Choosing homeschooling as an educational path works best if both parents fully support this choice. But what about families where parents do not see eye to eye on homeschooling? I would consider a common commitment to homeschooling as fundamental, because in the long run, ‘a house divided cannot stand’. Making a marriage work takes effort, compromise, and commitment; this is true for financial choices, having children, as well as choosing how to educate them. So, although I am an advocate for homeschooling, I would say that peace in marriage and home is paramount and comes before specific educational choices. That being said, there are steps you can take to work toward a fruitful discussion and resolution (skip to the end of the page to get to the resolution part:).
What are some of the most common reasons a parent does not support homeschooling?
My husband and I have met a great number of homeschooling families over the years where one parent either fully rejected the idea of homeschooling, or was highly critical of such education. The reasons seem to fall into two broad categories of ’emotional NO’ or ‘reasoned NO’.
‘NO’ to homeschooling based on emotion
A parent may reject the idea of homeschooling based on a knee-jerk emotional reaction, fear, or anxiety of the unknown. There are no specific reasons for the rejection. In this case providing solid information can be helpful. Before we made our decision to homeschool, we considered all the different educational options. These included public, private (such as Montessori), Catholic, French Immersion, or homeschooling. Evaluating homeschooling along other available educational choices, listing the pros and cons of each, renders homeschooling more concrete and helps to inform an opinion based on information rather than emotion.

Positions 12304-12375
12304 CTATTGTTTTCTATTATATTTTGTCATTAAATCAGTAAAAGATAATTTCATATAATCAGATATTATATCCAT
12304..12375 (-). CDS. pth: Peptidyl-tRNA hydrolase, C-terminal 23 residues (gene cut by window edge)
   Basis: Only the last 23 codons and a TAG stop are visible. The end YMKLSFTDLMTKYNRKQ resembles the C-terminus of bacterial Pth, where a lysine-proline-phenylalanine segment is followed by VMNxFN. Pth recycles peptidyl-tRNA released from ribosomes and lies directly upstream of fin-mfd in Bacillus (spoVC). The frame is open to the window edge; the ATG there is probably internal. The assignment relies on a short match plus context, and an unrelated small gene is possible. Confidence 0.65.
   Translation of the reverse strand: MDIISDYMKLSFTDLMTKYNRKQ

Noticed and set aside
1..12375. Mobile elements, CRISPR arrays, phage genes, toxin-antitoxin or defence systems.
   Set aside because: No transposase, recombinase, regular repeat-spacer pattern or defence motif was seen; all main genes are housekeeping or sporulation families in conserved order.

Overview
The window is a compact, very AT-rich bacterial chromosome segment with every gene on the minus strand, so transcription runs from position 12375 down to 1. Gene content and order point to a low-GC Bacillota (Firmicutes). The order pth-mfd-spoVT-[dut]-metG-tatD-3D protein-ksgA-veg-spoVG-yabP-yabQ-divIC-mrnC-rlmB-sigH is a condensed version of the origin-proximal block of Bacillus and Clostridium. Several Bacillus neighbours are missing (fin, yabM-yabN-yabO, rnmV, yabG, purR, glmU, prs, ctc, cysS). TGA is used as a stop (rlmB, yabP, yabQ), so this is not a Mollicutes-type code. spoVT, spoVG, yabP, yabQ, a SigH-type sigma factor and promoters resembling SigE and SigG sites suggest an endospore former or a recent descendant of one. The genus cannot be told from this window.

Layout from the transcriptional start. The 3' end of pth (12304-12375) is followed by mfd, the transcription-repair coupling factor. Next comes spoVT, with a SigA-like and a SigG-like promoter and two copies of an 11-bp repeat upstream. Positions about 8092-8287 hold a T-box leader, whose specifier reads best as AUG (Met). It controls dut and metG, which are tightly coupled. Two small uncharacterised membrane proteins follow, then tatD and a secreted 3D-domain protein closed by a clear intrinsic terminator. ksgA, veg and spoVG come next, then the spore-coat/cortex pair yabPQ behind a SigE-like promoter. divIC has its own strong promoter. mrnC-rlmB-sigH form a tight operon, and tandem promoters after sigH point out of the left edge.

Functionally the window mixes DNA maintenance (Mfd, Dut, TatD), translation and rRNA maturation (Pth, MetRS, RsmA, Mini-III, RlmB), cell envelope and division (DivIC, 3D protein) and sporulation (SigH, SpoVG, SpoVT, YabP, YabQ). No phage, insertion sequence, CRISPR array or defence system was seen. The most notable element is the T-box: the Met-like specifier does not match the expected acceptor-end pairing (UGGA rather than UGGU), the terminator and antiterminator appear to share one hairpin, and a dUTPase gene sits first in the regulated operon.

‘NO’ to homeschooling based on specific reasons
A parent may say ‘no’ to homeschooling for a specific reason. This might include:
- academics – Will our child meet academic standards? What about testing? Will we be good teachers? etc.
- finances – Can we afford to live on one income? How could we reduce our expenses? Can we afford curriculum or online classes? etc.
- socialization – Will our child feel lonely? Will they be ‘weird’? Will they be rejected by other children? etc.
- higher learning – Will our child get accepted to university? Will they obtain or need a high school diploma? etc.
If the parent has specific concerns, research the questions. There is ample information on Homeschool.Today on a myriad of questions; use the old-fashioned way and check out homeschooling resource books from your library; or, my personal favourite, conduct ‘interactive research’ and pose your questions to an experienced homeschooling family. This can be especially fruitful as you receive real-life encouragement and living examples of how families have overcome obstacles.
However, the amount of information we can learn is finite and there are no guaranteed answers. It reminds me a bit of when one makes a decision to have children. There does come a point where one has to take a step into the unknown.
What steps can parents take to come to a resolution?
Note: If these differing opinions occur in a context of divorce or custody issues, I would suggest turning to HSLDA for support and advice.
- Set aside some uninterrupted time to have a conversation
- Power off your phones and devices – this has the added benefit of preventing you from engaging in ‘google duels’ where each person tries to come up with instant proof for their point of view.
- At this point in the process, keep the conversation between the parents only. Do not involve the children in the conversation. This can come later once you have come to a common decision.
- As my husband would say, ‘Listen’.
- Engage in the kind of listening where you fully hear each other’s objections and concerns
- Demonstrate accurate listening: restate your partner’s concerns without discounting them
- Take down notes on concerns
- Important: If the concerns are complex or emotional, just focus on understanding them, rather than solving them
- If you do not come to a resolution, write down the areas you do agree on.
- Include even small details that you agree on
- Rinse and repeat if necessary
- Allow each other time to research and process information
- Making a decision to homeschool can be a time-limited commitment.
- some parents agree to commit to homeschooling for one full year and re-evaluate the experience at that point.
- Remember that peace in marriage and home is paramount and comes before educational choices.
- You are making a decision for the love of your child. If choosing homeschooling comes at the cost of constant argument and strife, it is not benefiting your child.